“There was more mutual respect and an implied sense of trust between everyone [at CCC],” he said. “Especially with the coaches. We didn’t have to worry whether they had our backs.”
While discussing CCC, Foster seemed at ease for the first time during our conversation—as if recounting those days restored the relaxation he enjoyed there. Baseball is, after all, a game of muscle memory.
“Before CCC, I didn’t realize that I had to be more consistent and work twice as hard as white teammates to show my worth,” he said. “My white coaches and teammates weren’t making me feel that on purpose, but I think it’s just part of the sport.”
With that, the elephant in our booth was addressed. Before this statement, I had worried whether Foster would feel comfortable enough to be honest talking about his white teammates with a, well, white teammate. And perhaps his initial discomfort was because he didn’t know how I’d take the potential criticism.
This moment was crucial. We couldn’t speak honestly and openly to one another without first acknowledging that Foster and every other Black baseball player’s plight is linked to every white person whose skin is the game—mine included. This culture of whiteness is undoubtedly “part of the sport.”
Whether it was his grandpa’s home-cooked red beans and rice, the lower-level junior college competition, his trusting teammates, or a combination of the three, Darius Foster had an excellent spring 2019 season at CCC, scoring 34 runs, tallying 13 extra-base hits, and stealing an absurd 38 bases in 39 games. He received Division 1 interest again once the season ended. One school stuck out to him: the University of San Francisco.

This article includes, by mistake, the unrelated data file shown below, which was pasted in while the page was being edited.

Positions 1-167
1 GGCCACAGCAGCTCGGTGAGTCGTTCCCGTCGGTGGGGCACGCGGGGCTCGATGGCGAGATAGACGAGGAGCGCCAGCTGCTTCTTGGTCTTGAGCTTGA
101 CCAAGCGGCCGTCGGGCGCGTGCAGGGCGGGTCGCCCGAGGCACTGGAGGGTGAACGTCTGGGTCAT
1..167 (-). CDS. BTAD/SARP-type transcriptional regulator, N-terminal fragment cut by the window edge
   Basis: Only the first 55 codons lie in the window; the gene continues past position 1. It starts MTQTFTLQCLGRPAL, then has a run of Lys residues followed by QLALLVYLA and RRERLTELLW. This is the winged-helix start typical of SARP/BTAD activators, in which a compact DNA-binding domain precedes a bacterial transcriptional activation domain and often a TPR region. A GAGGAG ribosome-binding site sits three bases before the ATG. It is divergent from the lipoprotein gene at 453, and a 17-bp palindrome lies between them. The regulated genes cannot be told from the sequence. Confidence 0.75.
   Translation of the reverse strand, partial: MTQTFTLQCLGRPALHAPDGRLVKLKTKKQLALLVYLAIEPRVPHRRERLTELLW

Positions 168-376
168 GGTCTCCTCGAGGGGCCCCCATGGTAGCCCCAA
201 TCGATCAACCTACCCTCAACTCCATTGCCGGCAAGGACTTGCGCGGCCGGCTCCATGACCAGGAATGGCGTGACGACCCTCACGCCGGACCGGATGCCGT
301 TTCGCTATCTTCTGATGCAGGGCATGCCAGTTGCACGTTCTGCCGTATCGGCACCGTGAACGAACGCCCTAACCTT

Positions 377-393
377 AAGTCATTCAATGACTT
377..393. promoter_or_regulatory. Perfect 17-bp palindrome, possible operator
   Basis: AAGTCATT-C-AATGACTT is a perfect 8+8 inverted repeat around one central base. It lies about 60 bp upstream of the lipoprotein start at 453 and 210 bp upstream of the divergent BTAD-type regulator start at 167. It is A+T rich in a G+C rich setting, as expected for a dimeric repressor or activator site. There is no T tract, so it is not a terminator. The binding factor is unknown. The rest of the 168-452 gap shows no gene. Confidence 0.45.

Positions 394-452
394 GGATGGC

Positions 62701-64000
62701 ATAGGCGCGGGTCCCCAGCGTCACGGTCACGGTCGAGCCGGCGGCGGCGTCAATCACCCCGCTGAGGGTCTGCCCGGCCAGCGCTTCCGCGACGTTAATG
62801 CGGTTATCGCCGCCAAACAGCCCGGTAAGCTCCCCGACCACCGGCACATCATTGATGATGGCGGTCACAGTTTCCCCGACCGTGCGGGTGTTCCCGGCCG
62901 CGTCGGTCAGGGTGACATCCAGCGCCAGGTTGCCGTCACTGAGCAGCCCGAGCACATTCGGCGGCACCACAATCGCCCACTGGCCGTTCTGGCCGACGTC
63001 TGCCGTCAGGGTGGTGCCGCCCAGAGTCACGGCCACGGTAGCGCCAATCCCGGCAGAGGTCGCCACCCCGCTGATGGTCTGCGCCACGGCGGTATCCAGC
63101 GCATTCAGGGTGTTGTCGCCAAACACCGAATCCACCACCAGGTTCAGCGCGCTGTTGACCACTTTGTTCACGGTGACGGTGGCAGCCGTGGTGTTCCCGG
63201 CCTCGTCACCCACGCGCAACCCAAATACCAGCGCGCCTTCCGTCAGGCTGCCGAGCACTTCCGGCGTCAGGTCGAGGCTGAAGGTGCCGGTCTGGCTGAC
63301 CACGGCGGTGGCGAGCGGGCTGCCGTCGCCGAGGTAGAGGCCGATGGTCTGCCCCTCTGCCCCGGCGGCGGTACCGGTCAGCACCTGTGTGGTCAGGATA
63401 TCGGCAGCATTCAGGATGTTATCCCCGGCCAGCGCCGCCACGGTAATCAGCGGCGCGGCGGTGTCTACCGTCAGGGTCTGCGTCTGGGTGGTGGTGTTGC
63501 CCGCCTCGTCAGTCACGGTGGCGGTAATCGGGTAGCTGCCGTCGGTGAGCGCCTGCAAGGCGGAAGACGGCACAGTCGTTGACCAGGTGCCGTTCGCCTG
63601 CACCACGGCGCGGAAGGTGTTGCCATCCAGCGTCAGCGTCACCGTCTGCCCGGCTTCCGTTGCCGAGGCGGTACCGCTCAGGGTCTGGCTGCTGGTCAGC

Foster committed to USF two weeks after that initial recruiting visit. It ended up being an easy choice: not only would he remain near family, but because of the familial culture he perceived during his visit, USF had the potential to become a brotherhood for him—despite the lack of Black guys.
Foster arrived at USF in fall 2019. Integrating into the team proved more challenging than he expected. He was shy, and many of his white teammates’ inclusion efforts manifested in microaggressions: greeting him with a different handshake than they used with everyone else, or switching diction away from their default to something that resembled the rap lyrics echoing through the locker room.
There was also more overt racism: jokes leaning on tired stereotypes, or racially motivated comments about Foster’s outfits and accessories. I heard or saw some form of these incidents more days than not. Yet, like my fellow white teammates, I didn’t condemn them.
If I had to defend my own silence back then, I would have said that everyone in USF baseball got teased, most often about aesthetic insecurities: a thinning hairline, perhaps, or a droopy right eyelid in my case. But I see now that wisecracks about a white guy’s physical flaws are one thing; racist quips toward a team’s sole Black player are on a different level. Especially on a sports team, where building unity through shared passion and collective purpose is the driving force.
. . .
Trust and success are tethered in baseball. A player must trust his teammates and coaches to guide him on the field, literally and figuratively.
For instance: imagine Darius Foster just hit a double and is now safe at second base. The next hitter smacks a line drive into right field that prompts Foster to head for third base. As he reaches third, he looks at his third-base coach, who’ll be either holding his right arm extended with palm out like he’s using The Force to slow Foster down, or waving his left arm like a windmill. The former signals Foster to stop at third while the latter sends him home to score.
Foster requires this guidance because he can’t run while also watching the ball. Therefore, his coach watches the ball for him and judges whether he’ll be safe at home. Foster must trust that judgment.